Patient Information

Examination/Diagnosis

The Biopsy

The diagnosis of prostate cancer is usually done by taking samples of the prostate and examining the tissue under a microscope. The tissue is obtained by a urologist in his office by taking needle biopsies through the wall of the rectum. This is usually done with the assistance of an ultrasound probe which is inserted in the rectum, just behind the prostate. Sound waves bounce back and form a picture of the prostate. The doctor may then visually guide his needle to the areas he plans to take a biopsy. About a dozen samples are taken from the prostate gland through a thin needle – about six from each side. If the procedure is performed through the rectum, antibiotics are prescribed to prevent infection. An enema may also be prescribed for the morning of the procedure. This procedure is slightly uncomfortable as the probe is inserted into the rectum. There is local anesthetic administered prior to the procedure to make it less uncomfortable. The tissue is then sent to a lab where a pathologist examines it carefully.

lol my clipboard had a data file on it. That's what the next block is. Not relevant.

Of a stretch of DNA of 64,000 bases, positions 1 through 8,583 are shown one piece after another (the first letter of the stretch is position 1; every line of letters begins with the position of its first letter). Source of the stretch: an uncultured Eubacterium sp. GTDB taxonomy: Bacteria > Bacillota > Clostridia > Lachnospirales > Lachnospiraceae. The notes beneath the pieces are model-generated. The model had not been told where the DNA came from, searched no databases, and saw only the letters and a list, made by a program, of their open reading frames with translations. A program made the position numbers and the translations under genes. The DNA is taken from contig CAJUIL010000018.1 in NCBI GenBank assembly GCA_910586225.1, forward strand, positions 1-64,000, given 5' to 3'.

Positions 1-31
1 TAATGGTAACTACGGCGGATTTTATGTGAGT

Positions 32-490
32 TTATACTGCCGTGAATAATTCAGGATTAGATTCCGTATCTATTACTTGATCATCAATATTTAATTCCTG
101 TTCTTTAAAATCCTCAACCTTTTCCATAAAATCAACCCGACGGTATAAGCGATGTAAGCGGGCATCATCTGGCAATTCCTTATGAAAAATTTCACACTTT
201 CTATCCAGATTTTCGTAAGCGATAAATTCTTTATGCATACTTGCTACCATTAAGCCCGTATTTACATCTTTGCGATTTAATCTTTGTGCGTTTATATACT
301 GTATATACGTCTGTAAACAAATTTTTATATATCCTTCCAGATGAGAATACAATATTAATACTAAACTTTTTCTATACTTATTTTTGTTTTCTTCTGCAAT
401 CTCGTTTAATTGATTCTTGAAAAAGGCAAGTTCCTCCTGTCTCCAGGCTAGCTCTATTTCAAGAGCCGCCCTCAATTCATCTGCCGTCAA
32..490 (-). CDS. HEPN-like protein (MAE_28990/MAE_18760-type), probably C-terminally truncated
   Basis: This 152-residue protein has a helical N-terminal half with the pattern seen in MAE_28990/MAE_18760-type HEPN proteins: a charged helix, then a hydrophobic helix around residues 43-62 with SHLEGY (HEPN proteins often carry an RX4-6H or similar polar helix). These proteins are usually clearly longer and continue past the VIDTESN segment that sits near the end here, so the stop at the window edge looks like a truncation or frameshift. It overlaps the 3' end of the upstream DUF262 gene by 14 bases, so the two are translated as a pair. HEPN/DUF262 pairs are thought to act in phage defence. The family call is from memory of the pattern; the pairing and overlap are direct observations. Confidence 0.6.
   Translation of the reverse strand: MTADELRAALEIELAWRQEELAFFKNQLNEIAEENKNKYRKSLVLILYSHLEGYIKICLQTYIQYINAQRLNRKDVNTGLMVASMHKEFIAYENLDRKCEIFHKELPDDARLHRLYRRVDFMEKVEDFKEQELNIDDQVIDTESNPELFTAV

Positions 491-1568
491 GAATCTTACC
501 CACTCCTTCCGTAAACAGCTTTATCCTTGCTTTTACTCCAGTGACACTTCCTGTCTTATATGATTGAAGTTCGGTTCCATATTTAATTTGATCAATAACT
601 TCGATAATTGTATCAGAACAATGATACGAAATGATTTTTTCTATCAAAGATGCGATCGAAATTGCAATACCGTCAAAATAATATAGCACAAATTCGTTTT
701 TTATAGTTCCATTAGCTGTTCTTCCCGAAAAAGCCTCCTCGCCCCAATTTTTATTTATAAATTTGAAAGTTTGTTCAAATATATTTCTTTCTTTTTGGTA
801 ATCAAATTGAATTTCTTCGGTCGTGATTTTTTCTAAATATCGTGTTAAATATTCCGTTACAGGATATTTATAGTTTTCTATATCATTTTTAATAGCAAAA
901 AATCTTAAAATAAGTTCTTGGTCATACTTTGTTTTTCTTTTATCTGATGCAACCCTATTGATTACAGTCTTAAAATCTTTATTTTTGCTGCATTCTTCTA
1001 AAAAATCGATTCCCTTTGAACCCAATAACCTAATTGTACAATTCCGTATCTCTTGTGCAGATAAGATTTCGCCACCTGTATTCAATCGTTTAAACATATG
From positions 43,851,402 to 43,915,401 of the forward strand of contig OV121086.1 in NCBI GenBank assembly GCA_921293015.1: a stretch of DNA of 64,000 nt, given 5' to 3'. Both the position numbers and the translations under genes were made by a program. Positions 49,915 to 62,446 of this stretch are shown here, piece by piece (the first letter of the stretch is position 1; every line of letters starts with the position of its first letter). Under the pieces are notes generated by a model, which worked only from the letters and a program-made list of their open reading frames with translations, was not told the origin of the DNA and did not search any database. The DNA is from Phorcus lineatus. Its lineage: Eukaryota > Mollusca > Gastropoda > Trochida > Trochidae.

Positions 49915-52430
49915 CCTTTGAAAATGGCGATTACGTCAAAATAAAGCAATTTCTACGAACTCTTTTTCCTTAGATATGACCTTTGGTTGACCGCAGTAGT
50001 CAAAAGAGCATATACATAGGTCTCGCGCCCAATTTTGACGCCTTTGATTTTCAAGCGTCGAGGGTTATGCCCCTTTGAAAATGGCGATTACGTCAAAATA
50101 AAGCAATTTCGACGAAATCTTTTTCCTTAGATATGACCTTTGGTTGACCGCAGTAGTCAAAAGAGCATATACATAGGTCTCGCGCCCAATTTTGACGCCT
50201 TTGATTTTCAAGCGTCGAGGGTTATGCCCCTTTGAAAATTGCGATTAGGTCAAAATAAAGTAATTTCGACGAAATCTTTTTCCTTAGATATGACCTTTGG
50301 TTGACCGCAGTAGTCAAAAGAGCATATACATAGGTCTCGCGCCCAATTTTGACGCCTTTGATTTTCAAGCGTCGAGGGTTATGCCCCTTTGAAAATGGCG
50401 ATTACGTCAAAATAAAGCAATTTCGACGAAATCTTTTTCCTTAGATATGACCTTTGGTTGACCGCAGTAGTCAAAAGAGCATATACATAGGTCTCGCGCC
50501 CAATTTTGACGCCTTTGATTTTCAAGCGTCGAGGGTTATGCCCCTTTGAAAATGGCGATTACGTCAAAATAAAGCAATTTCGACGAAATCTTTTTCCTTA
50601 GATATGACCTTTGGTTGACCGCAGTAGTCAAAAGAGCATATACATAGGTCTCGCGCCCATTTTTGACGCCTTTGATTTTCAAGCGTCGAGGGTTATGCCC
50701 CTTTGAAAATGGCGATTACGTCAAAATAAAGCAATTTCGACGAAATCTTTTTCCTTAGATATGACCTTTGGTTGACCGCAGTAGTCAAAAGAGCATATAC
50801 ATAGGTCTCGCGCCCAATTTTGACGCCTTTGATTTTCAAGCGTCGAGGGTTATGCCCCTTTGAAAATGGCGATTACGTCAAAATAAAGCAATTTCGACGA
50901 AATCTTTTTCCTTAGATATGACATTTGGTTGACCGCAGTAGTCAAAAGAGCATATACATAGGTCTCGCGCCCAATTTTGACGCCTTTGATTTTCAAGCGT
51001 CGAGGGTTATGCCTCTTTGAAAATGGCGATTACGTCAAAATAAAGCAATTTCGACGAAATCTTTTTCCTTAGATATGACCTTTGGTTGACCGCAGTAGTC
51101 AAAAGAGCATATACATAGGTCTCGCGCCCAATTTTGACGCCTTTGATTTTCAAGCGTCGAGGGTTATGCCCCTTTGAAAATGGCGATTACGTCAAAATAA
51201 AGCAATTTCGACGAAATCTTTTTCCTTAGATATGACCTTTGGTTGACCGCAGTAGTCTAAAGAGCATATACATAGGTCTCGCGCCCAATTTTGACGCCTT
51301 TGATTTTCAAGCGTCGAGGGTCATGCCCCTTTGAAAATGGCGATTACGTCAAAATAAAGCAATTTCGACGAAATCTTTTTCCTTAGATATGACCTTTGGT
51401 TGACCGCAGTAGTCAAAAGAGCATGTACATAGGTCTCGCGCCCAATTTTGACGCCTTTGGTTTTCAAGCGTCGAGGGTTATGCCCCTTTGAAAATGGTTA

Further Testing

If the biopsy confirms prostate cancer, your urologist may order some tests to see if the cancer has invaded any surrounding tissue or spread to other parts of the body. This usually involves having a CT scan done and or a bone scan.

A bone scan is done to detect any tumor, which has spread to the bone. A small amount of radioactive tracer is injected into a vein. This travels throughout the blood stream and collects in the bones. A machine called a scanner moves over the entire body taking pictures of the bones on a computer screen. The tracer settles in areas of the body where bone is changing or growing rapidly. Cancer is not the only reason this substance collects in the bone. Old fractures, arthritis and previous injury can show up also.

A second test your doctor may order is a CAT scan of the abdomen and pelvis. This uses a computer to combine X-Ray images in a three dimensional view of an organ. These scans may show if there are any enlarged pelvic lymph nodes which could be an area of concern.